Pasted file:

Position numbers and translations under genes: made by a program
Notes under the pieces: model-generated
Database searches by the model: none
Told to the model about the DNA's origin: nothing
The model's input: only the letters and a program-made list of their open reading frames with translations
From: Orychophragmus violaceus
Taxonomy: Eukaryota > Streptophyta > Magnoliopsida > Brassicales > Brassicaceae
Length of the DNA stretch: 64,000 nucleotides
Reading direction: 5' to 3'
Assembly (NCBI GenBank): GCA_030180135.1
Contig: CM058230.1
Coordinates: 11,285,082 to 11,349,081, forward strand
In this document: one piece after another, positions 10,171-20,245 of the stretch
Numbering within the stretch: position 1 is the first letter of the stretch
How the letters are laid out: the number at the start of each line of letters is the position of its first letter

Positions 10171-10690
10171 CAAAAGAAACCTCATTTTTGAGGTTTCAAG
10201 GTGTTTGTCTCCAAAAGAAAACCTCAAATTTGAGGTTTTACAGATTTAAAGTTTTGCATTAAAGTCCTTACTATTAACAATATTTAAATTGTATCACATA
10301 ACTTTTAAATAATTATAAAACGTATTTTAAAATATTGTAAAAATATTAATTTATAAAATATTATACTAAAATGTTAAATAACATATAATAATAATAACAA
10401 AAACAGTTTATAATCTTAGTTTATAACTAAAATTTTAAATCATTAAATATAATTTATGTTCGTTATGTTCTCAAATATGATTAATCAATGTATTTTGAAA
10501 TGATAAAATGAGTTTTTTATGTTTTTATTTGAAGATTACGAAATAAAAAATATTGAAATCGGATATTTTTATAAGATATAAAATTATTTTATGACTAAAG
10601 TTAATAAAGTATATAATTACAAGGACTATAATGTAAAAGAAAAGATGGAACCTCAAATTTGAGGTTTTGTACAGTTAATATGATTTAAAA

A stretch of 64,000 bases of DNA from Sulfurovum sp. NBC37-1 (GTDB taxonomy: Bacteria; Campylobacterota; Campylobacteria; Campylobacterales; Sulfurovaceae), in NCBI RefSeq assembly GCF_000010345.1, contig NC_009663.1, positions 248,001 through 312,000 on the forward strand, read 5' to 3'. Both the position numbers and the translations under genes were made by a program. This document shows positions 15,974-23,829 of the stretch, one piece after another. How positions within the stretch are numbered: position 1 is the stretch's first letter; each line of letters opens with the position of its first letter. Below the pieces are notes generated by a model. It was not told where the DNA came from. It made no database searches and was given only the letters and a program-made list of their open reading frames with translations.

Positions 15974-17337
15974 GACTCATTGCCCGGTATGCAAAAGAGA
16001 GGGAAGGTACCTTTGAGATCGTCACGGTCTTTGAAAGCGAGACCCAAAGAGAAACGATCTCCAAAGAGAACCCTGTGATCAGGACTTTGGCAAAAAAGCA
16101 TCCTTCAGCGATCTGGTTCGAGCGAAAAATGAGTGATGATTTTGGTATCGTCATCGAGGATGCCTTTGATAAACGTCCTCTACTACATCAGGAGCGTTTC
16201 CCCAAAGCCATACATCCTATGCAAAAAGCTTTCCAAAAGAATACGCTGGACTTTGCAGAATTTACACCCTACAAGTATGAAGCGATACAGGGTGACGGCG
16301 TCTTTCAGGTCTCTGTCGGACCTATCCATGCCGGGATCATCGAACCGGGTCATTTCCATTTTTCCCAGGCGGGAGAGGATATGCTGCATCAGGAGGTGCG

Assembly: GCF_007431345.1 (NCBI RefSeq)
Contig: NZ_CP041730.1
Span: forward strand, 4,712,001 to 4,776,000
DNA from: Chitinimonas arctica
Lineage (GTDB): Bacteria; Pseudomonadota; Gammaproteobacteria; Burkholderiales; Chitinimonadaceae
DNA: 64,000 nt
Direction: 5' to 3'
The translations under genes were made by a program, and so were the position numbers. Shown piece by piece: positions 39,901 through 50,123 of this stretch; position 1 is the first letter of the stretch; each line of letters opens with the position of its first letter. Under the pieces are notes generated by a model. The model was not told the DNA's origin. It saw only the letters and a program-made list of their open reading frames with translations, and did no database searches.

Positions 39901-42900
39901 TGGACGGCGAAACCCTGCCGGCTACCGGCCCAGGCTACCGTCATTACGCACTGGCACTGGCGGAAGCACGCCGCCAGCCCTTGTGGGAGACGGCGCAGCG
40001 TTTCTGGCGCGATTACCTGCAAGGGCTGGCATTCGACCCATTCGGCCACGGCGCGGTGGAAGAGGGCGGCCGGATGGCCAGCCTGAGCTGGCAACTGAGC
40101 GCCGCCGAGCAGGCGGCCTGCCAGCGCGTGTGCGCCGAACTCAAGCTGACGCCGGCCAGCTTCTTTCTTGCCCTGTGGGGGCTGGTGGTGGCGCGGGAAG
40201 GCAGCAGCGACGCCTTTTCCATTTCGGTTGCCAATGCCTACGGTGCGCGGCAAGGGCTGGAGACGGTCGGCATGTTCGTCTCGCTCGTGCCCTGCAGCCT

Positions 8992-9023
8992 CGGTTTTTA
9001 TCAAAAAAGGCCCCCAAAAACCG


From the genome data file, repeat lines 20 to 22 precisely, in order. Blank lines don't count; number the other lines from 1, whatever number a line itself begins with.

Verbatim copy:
10401 AAACAGTTTATAATCTTAGTTTATAACTAAAATTTTAAATCATTAAATATAATTTATGTTCGTTATGTTCTCAAATATGATTAATCAATGTATTTTGAAA
10501 TGATAAAATGAGTTTTTTATGTTTTTATTTGAAGATTACGAAATAAAAAATATTGAAATCGGATATTTTTATAAGATATAAAATTATTTTATGACTAAAG
10601 TTAATAAAGTATATAATTACAAGGACTATAATGTAAAAGAAAAGATGGAACCTCAAATTTGAGGTTTTGTACAGTTAATATGATTTAAAA